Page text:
Total Licensed Woman Pilots
In 2017, the total number of women pilots was just shy of 43,000. A few years later in 2021, that number was close to 65,000 women pilots. The total number of pilots in 2021, both male and female, was 720,605 pilots. This means that women pilots only make up 9% of the entire pilot workforce. In the four years from 2017 to 2021, roughly 22,000 women have turned towards pursing an aviation career as a pilot and is a 51% increase from 2017 numbers to what we see in 2021 showing that while the total percentage is still small more women are joining the pilot ranks.
Female Flight Attendant vs. Female Pilot
Ever since 1930 and the breakthrough of flight stewardesses began with Ellen Church, the number of flight attendants grew rapidly. Since the first stewardesses, the doors have opened for more women to join the aviation field. However, recently, there has been a shift in the number of female flight attendants compared to the growing number of female pilots. In 2019, there were 52,740 women pilots that increased to a total of about 65,000 pilots in 2021. Comparing this to female flight attendants, in 2019 there were 194,578 versus 197,211 in 2021. The growth of flight attendants has slowed over the past few years while the pilot number are still seeing strong increases. More women are taking the step to move into the cockpit at airlines and those opportunities are finally available for them.
Advocating for Women In Aviation
Today, women pilots are still facing the difficulty of financing their aviation dreams. The good news is there are a lot more scholarships and financial resources available for women who are looking to pursue their pilot career. There have also been more groups and companies that are advocating for women to join aviation fields and are providing mentorship communities to guide students through their flight training. Women In Aviation International, Ninety-Nines and Whirly Girls are a few of the groups that have seen increased numbers in the recent years and are consistently providing resources and support to those that dream of flying. More airline, charter operations, and even branches of the military are also encouraging women to get into flight training now so they can help fill pilot jobs as the demand increases.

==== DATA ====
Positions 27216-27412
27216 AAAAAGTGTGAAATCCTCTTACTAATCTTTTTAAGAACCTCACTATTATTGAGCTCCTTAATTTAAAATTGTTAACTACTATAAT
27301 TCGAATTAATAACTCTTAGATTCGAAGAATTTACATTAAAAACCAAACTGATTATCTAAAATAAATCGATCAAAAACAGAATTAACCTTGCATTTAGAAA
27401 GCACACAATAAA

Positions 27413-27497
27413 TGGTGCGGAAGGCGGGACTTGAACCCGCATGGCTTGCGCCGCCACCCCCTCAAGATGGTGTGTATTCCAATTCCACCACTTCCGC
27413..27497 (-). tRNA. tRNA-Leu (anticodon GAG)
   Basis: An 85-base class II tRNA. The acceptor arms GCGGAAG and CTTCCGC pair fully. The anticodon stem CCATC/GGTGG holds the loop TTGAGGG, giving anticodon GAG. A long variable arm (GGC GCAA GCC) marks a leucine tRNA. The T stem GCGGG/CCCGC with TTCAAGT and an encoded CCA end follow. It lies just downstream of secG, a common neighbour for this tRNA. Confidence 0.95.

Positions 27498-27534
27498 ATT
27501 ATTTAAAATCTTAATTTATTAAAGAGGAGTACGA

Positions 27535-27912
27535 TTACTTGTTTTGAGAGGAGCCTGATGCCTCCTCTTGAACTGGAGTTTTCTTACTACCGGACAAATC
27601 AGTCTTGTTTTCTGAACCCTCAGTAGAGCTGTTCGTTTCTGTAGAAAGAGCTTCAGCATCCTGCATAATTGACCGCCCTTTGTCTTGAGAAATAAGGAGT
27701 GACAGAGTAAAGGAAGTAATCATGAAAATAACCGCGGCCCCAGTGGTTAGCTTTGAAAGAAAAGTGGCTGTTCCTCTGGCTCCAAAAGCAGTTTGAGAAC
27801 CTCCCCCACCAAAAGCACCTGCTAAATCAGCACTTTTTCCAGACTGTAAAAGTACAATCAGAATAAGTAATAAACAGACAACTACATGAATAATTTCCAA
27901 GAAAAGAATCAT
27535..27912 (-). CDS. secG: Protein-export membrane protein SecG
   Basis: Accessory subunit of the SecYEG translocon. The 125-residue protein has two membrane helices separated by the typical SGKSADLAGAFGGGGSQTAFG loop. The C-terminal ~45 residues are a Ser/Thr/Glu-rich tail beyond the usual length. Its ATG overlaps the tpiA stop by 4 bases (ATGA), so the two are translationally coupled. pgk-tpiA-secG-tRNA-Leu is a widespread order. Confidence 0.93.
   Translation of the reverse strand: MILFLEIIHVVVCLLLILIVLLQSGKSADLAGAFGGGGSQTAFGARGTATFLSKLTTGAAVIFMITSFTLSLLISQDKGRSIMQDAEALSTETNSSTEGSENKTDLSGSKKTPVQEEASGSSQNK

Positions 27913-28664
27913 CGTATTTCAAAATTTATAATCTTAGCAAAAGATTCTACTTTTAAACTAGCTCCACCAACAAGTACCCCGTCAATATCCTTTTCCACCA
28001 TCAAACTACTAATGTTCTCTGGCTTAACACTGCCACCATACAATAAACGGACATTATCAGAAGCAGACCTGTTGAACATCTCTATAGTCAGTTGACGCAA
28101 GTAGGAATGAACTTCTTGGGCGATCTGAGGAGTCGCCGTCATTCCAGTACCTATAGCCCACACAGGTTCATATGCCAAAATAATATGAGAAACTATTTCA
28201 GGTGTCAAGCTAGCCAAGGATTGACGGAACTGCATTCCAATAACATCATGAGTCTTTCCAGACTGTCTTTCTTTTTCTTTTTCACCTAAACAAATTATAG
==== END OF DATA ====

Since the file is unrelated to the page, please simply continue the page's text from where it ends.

Opportunities for Women Pilots
The available jobs for women pilots today look very different than the available jobs we have seen in the past. As we looked at some of the early women in aviation, we have to remember how hard they worked to achieve their success and earn the position of pilot. Today, women are still achieving recognition for being the first licensed pilots, first solo flights, first fighter pilots etc. in many other countries. Recently, in 2019, Aarohi Pandit became the first woman pilot to fly a light sport aircraft solo across the Atlantic Ocean, Pacific Ocean, and Greenland ice sheets. This goes to show that women are still pushing to achieve all sorts of aviation dreams.
What's next for women in aviation?
Only 4% of airline pilots who hold an ATP certificate are women. Despite this fact, the Workforce Report found that more than a fifth of all pilots were women. It is possible that the number of female workers in the sector is increasing and that over time we will see more women pilots at the airlines.
The recent pilot shortage could be a way of attracting more female pilots, since more than 612,000 new pilots are needed worldwide over the next 20 years, according to the Boeing: Pilot and Technician Outlook. As the number of travelers increases and transportation picks up again post-pandemic, the current number of pilots will not be able to keep up. Many airline companies are advocating for more females to join their teams and are looking for ways to bring in more women in aviation.
As we are seeing the increasing demand for pilots, it is expected that additional funding opportunities and aviation community support will continue to grow to encourage more women to join the aviation field. We predict that more women will be taking seats in the cockpit and taking on captains roles in the coming years.
Questions on flight training for women?
If you're interested in learning about flight training and how to join the next generation of pilots, contact our admissions team today to get more information how Hillsboro Aero Academy can help you achieve your aviation dreams. You can reach our team at 1.503.726.3000 or email@example.com. We are excited to help you make your mark in this industry and get you started towards a career in aviation.